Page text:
Alister wrote about bankers last night. And how they weren’t to blame for our economic dilemmas. Alister is a banker by the way.
Then as if to disprove his point, the government announced they were stepping into take over Anglo Irish Bank. That’s the bank with over €170 million loans to directors, much of it secret.
Yeah. Secret loans. That’s where the shareholders don’t get told. It’s not illegal per sé. In the same way that rich people can commit murder and probably get away with it. It is legal in the sense that no one is clever or patient or wealthy enough to catch them on it. Remember Al Capone. Those boys actually do look a lot like him.
So capitalism crashes and fails. But it isn’t really a failure because it’s cyclical. Like the way people just drop dead when the lunar cycle changes. It’s not that the moon is evil. It’s just in a cyclical orbit. Wait. People don’t die with a full moon. Call globalised free market capitalism a system or a cycle or whatever you like. I’ll still trust Karl Barth who called it a wholly demonic system.
He said that because buying things isn’t spiritually neutral. i-Pods are lovely. But when we get right down to it, they are only lovely because there is something written into the fabric of reality that means that mathematical representations can cause vibrations in the air that are picked up by our ears and perceived with pleasure. The pleasure isn’t even the delightful bit. It’s the fact that music exists at all that is wonderful. There’s no real difference between the glory of a homemade box guitar and my mp3 player (the best one ever made). Both rely on the pre-existing inexplicable excess that is music.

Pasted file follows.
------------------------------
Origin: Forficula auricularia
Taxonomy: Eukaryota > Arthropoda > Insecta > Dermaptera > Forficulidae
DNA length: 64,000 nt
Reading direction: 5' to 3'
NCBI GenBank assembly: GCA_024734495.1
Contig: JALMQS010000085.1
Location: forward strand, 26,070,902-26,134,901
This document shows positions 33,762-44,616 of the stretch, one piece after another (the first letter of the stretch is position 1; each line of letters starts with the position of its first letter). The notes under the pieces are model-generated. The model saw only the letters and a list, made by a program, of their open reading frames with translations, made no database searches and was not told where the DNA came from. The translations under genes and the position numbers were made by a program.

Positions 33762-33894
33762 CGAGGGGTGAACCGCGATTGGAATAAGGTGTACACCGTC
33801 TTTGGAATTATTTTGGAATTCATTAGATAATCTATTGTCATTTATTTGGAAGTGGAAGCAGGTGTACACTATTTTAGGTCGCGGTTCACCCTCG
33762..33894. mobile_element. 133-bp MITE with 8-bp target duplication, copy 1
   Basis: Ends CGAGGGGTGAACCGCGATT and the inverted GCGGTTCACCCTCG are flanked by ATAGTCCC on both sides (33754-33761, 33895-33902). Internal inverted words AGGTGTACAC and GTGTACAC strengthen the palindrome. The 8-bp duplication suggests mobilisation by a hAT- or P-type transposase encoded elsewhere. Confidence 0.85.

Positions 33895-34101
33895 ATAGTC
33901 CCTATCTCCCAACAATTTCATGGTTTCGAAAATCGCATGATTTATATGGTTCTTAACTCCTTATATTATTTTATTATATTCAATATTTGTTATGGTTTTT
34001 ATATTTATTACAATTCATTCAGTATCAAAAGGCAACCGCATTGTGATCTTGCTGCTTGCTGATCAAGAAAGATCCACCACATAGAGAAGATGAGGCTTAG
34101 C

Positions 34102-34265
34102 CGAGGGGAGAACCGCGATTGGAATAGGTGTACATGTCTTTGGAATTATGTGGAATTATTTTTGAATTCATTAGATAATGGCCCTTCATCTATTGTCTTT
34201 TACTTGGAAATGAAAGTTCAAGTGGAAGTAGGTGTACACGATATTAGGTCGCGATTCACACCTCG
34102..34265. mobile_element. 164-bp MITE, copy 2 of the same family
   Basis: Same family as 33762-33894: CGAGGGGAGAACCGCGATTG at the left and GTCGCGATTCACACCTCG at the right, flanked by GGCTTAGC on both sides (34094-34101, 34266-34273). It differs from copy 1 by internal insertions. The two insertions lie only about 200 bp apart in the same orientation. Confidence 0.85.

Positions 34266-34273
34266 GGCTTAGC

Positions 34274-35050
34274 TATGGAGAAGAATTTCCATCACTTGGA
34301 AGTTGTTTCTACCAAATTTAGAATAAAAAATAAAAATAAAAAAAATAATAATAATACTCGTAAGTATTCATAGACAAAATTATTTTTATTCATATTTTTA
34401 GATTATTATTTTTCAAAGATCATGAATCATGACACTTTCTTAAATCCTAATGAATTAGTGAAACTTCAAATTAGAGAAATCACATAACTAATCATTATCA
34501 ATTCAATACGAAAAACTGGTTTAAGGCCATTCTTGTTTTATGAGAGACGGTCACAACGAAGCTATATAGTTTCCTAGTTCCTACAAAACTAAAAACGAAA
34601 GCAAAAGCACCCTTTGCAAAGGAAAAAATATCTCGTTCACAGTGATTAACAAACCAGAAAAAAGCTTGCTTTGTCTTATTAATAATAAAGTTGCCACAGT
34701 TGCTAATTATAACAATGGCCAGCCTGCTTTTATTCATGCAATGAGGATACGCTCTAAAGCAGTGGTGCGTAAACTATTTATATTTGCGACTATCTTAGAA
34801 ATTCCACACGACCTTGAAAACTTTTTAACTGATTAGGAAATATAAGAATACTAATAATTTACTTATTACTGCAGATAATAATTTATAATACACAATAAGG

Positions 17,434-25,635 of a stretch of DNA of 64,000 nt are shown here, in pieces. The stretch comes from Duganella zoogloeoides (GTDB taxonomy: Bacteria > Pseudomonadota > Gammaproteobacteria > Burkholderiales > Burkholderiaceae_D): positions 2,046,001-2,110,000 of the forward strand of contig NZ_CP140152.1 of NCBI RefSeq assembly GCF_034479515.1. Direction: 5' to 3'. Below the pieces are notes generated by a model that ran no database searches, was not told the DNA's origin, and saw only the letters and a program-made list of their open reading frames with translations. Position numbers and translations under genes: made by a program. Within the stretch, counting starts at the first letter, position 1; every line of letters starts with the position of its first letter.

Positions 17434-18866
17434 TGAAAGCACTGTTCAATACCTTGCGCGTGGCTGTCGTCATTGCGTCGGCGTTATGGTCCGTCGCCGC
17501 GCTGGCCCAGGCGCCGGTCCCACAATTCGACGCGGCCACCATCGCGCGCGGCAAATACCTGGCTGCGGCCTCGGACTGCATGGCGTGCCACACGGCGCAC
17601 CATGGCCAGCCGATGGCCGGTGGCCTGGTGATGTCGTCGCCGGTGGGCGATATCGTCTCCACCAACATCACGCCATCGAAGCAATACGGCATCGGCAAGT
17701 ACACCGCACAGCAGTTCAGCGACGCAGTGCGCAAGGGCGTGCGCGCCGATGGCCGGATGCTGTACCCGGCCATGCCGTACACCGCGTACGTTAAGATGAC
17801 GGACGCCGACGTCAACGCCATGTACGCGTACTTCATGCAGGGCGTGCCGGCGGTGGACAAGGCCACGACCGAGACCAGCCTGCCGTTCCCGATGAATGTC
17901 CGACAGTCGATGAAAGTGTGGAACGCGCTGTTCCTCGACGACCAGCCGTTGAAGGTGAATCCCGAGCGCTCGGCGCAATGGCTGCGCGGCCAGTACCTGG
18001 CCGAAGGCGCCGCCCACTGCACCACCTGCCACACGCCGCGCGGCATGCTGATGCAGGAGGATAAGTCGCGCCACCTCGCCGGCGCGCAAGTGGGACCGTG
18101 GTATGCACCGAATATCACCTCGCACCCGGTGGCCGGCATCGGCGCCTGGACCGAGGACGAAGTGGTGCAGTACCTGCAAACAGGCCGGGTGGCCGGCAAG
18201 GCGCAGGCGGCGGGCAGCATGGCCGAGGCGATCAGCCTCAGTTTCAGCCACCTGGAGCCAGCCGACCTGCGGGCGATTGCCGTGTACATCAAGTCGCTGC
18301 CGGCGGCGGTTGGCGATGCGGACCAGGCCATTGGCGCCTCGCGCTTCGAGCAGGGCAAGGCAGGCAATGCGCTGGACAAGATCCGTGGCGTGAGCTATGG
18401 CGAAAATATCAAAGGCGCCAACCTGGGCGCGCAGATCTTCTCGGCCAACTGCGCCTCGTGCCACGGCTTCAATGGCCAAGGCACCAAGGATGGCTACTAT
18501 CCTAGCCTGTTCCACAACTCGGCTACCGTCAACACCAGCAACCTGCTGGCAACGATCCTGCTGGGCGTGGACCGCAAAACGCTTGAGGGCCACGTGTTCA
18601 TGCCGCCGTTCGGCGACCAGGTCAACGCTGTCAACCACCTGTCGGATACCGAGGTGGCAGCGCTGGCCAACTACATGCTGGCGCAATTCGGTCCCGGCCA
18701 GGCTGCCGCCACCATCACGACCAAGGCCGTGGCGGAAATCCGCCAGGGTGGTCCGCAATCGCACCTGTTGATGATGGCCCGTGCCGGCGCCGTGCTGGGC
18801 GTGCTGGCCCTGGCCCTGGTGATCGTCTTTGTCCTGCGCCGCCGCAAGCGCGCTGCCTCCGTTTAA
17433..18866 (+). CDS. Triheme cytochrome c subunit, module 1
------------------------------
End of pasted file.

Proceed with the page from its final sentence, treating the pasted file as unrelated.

Now the trading of music, the commodifcation of music, the branding of music and ubiquity of music- all these things are deeply spiritual and as we do it, mostly damaging. The i-pod is not to blame. And Alister is right to disagree with Dr. Mitchel if he opposes blanket condemnations of “consumerism”. We have to consume. How can I read my dense and awful books without consuming trees?
But Dr. Mitchel and President McAleese are on the firmest of grounds when they assert that the way we do capitalism and the way that leads to our form of consumerism makes us lone individuals concerned with our own goods and things that moths can eat and rust can wear away and Sean Fitzpatrick can rob from you.
Your Correspondent, Wrote this on his 4gb RAM installed Dell XPS having thought about it on his MWG i-atom mobile phone, while wearing his special edition New Balance trainers.